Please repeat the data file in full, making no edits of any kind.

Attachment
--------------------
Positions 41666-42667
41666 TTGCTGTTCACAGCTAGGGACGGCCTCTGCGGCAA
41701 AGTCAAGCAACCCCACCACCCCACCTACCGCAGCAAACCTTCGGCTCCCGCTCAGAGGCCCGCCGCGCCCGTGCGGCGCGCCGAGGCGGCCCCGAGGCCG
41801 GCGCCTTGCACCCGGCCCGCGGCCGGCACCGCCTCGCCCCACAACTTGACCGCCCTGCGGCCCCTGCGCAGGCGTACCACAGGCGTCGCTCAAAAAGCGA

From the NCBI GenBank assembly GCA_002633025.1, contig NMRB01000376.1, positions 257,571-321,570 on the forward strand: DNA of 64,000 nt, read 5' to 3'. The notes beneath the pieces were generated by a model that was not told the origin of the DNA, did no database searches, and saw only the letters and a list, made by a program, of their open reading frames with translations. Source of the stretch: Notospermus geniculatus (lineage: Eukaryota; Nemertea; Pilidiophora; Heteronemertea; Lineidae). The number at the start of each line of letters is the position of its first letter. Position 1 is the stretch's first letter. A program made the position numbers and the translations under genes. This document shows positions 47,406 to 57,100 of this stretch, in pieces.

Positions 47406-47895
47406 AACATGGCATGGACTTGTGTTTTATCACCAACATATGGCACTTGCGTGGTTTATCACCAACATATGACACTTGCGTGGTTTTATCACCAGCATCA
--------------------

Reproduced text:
Positions 41666-42667
41666 TTGCTGTTCACAGCTAGGGACGGCCTCTGCGGCAA
41701 AGTCAAGCAACCCCACCACCCCACCTACCGCAGCAAACCTTCGGCTCCCGCTCAGAGGCCCGCCGCGCCCGTGCGGCGCGCCGAGGCGGCCCCGAGGCCG
41801 GCGCCTTGCACCCGGCCCGCGGCCGGCACCGCCTCGCCCCACAACTTGACCGCCCTGCGGCCCCTGCGCAGGCGTACCACAGGCGTCGCTCAAAAAGCGA

From the NCBI GenBank assembly GCA_002633025.1, contig NMRB01000376.1, positions 257,571-321,570 on the forward strand: DNA of 64,000 nt, read 5' to 3'. The notes beneath the pieces were generated by a model that was not told the origin of the DNA, did no database searches, and saw only the letters and a list, made by a program, of their open reading frames with translations. Source of the stretch: Notospermus geniculatus (lineage: Eukaryota; Nemertea; Pilidiophora; Heteronemertea; Lineidae). The number at the start of each line of letters is the position of its first letter. Position 1 is the stretch's first letter. A program made the position numbers and the translations under genes. This document shows positions 47,406 to 57,100 of this stretch, in pieces.

Positions 47406-47895
47406 AACATGGCATGGACTTGTGTTTTATCACCAACATATGGCACTTGCGTGGTTTATCACCAACATATGACACTTGCGTGGTTTTATCACCAGCATCA